The large coconut crab weighs 4-7 pounds and has a leg span up to about 30 inches...and yes, is can climb trees! (Photo Courtesy the University of Hawaii).
What can live up to 40 years, has a habit for climbing up trees and likes to eat coconuts? Coconut crabs of course! If you happen to go for a nighttime jaunt in the National Park of American Samoa, you might stumble upon a large…a very large crab scavenging around for food. The coconut crab is the largest land invertebrate in the world, weighing in at a whopping 7-pounds. They are an edible crab (and very easy to catch), so you won’t find many hanging out near places inhabited by humans.
Except when it comes time to lay its eggs in the ocean, this crab spends all of its time on land. When the eggs hatch into larvae, they drift about in the ocean for about a month before migrating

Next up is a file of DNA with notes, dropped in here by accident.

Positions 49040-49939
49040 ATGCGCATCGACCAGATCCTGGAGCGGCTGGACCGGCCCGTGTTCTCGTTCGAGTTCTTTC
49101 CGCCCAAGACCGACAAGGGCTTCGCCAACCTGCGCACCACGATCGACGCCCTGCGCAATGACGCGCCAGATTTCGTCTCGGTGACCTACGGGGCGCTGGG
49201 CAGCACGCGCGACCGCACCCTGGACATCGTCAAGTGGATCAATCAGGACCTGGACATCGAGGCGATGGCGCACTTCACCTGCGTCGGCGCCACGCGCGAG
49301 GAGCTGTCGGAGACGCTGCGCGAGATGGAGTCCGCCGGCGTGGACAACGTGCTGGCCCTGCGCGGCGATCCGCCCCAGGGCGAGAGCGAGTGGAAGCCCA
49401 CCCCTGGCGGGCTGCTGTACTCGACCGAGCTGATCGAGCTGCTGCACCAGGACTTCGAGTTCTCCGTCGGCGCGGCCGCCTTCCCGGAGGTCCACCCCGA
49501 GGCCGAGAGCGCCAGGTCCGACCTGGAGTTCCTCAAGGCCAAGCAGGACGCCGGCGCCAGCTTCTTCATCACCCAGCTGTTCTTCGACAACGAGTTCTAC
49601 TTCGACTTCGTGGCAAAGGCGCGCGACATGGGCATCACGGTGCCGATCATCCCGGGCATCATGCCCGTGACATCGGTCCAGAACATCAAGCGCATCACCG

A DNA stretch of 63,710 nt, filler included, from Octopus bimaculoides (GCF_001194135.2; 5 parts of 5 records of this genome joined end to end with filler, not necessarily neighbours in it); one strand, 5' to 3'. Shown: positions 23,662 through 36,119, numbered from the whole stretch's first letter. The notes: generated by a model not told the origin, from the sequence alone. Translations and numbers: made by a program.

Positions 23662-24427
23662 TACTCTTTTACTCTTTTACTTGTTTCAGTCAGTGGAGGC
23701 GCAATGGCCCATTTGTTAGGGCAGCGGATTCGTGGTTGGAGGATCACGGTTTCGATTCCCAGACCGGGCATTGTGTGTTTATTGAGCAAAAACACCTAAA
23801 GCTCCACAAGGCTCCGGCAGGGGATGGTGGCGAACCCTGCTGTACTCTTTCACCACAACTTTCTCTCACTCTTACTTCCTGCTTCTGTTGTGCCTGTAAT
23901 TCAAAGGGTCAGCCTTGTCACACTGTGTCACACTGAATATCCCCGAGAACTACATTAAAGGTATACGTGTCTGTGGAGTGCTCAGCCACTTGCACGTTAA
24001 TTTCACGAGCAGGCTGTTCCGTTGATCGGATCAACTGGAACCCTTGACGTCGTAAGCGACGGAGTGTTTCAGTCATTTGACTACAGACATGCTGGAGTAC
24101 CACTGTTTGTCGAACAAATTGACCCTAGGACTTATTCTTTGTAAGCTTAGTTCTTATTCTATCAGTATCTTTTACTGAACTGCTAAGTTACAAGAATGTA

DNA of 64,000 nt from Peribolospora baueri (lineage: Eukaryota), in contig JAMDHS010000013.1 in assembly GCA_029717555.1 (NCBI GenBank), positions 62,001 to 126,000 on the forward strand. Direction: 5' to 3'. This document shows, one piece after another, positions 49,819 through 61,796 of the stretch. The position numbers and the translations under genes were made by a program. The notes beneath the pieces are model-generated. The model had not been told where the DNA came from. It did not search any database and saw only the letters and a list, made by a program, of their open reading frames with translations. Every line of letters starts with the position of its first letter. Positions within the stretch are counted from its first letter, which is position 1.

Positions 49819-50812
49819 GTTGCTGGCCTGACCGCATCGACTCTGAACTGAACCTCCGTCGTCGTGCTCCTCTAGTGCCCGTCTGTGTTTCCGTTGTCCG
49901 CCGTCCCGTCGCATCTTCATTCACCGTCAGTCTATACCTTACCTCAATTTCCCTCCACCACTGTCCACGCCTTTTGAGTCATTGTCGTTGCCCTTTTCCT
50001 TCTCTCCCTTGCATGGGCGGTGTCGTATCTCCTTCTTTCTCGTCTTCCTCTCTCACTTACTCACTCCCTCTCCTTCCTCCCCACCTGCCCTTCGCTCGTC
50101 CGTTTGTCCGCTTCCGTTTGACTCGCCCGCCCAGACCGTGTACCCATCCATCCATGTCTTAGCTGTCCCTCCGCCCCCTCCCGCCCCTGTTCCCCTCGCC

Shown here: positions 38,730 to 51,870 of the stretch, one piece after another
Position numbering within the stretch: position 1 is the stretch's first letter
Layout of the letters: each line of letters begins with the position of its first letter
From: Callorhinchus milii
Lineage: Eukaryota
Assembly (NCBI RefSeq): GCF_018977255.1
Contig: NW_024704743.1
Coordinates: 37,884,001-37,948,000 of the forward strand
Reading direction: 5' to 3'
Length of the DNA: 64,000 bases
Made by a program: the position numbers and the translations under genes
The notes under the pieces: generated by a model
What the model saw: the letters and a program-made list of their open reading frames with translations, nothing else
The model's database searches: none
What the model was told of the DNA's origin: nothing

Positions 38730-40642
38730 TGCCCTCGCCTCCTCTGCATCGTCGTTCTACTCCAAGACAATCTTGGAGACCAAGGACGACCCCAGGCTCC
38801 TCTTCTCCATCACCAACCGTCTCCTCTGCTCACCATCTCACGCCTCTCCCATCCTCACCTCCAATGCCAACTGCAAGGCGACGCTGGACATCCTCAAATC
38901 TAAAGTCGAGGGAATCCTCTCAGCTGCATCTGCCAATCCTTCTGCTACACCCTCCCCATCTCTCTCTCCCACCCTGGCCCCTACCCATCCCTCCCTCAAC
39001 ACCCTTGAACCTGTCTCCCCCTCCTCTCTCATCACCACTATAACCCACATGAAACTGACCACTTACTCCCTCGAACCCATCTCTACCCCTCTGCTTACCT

shoreward. These young coconut crabs use snail shells for protection during this early period but then abandon the shells for the remainder of their lengthy life. One of the biggest threats to these fascinating creatures are the roadways in American Samoa. When the young are making their journey from the sea to the land and when the older females head to the sea to deposit their eggs, many end up squashed on the Territory’s roads. So if you ever get a chance to visit the National Park of American Samoa
, be on the lookout for these amazing creatures!
Yep, that's a big crab!